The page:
INSTITUTO DE BIOTECNOLOGIA Y BIOLOGIA MOLECULAR
Unidad Ejecutora - UE
congresos y reuniones científicas
REGULATION OF THE SUBPOLAR FLAGELLUM SYNTHESIS IN Bradyrhizobium diazoefficiens
C. DARDIS, F. MENGUCCI, M.J. ALTHABEGOITI, A. LODEIRO, J.I. QUELAS , E.J. MONGIARDINI; G. PARISI
Congreso; XI Congreso Argentino de Microbiología General; 2015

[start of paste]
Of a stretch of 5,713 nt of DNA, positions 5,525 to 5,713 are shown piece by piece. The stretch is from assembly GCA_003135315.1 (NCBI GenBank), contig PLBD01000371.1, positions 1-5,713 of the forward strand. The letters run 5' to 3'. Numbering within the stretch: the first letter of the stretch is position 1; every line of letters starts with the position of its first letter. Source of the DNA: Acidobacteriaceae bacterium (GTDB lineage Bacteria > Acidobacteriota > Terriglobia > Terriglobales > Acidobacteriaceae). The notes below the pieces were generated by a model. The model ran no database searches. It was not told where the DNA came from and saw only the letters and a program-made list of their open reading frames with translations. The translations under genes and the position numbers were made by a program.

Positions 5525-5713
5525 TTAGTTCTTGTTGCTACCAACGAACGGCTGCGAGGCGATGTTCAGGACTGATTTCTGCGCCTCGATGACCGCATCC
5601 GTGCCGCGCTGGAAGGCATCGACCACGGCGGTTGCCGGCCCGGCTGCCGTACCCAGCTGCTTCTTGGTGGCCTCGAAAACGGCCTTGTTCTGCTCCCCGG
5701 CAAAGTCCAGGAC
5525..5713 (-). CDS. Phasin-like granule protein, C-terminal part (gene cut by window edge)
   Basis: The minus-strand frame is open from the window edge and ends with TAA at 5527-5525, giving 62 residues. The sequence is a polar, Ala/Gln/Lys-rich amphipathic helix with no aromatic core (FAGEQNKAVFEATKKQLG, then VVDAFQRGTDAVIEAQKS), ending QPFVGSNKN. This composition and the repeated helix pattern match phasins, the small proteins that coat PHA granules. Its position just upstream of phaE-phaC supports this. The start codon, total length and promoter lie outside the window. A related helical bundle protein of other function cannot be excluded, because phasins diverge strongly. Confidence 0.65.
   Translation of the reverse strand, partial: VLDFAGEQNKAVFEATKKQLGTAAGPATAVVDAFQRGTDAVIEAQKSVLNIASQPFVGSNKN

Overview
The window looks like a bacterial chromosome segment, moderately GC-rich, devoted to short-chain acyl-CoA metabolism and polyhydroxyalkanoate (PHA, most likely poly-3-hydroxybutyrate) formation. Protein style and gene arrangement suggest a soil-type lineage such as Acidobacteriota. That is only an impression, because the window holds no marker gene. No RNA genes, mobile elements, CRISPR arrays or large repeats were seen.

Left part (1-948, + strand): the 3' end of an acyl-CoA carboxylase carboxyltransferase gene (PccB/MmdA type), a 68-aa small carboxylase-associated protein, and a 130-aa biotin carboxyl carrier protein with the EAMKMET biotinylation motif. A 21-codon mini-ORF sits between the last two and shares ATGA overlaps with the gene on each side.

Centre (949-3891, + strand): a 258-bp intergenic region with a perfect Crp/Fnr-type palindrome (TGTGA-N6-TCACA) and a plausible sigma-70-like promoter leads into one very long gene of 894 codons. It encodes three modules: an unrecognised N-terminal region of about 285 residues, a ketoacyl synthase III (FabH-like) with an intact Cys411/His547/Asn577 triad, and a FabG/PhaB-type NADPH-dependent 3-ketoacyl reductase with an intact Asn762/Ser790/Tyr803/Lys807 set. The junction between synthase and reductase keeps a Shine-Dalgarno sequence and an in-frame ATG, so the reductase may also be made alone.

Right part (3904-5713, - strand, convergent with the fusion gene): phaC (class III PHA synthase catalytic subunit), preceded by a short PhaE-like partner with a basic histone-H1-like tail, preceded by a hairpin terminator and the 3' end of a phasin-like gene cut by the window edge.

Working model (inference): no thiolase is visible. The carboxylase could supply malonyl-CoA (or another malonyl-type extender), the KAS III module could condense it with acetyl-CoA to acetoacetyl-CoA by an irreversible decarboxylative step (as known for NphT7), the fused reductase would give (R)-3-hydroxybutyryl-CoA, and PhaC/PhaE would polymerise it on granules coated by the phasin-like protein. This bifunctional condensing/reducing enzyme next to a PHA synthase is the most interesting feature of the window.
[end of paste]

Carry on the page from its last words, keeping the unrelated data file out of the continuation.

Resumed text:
Bradyrhizobium diazoefficiens is an α-proteobacterium with high agronomic importance due to its ability to fix atmosphericnitrogen in symbiosis with soybean. Our previous studies showed that a hyper-motile strain of B. diazoefficiens is able tocompete for nodulation and produce higher soybean grain yields than the wild type in certain conditions. This observation led usto study different aspects of bacterial motility, including the regulation of the synthesis of its dual flagellar systems. The flagellarsynthesis is an energy-expensive process, which occurs in several steps that are tightly controlled by master regulators. Theseproteins trigger an ordered transcription cascade which means that the expression of one gene at a given level requires thetranscription of another gene at a higher level. Applying bioinformatic tools, we identified putative regulators of B. diazoefficiensUSDA 110 involved in the synthesis of the subpolar flagellum using Caulobacter crescentus as a model. We found the followingcandidates: ctrA (master regulator), flbD (class II regulator), fliX (trans-activation factor of flbD), flbT (class III regulator) and flaF(trans-activation factor of flbT). To confirm the role of these genes, mutations by insertion or deletions of each one were raised.However, initial attempts to obtain ctrA mutants were unsuccessful probably because the absence of CtrA causes deleteriousphenotype. In this work, we constructed and partially characterized flbD and fliX mutants in B. diazoefficiens USDA 110. Bothmutants were obtained by double-crossing over. For the flbD, we used the counter selection method in order to avoid polareffects, while the fliX mutant was obtained by insertion of an antibiotic cassette inside the ORF. All these mutants were checkedby PCR and sequencing. When we began the mutant characterization, we noticed that none of these were able to produceextracellular subpolar flagellins, although the lateral flagellins were present in both of them. In addition, we observed thatswimming in soft-agar plates was reduced in each mutant compared to the wild-type. These new findings suggest that bothgenes are involved in the regulation of the subpolar flagellum synthesis in B. diazoefficiens independently of the regulation oflateral flagella. In this sense, the model of regulation seems to be similar to C. crescentus but not to Salmonella, as was thoughton the first studies. From now on, we will continue working to determine which genes are under the control of these two proteinsin order to construct a hierarchy model for the regulation of the synthesis of this flagellum.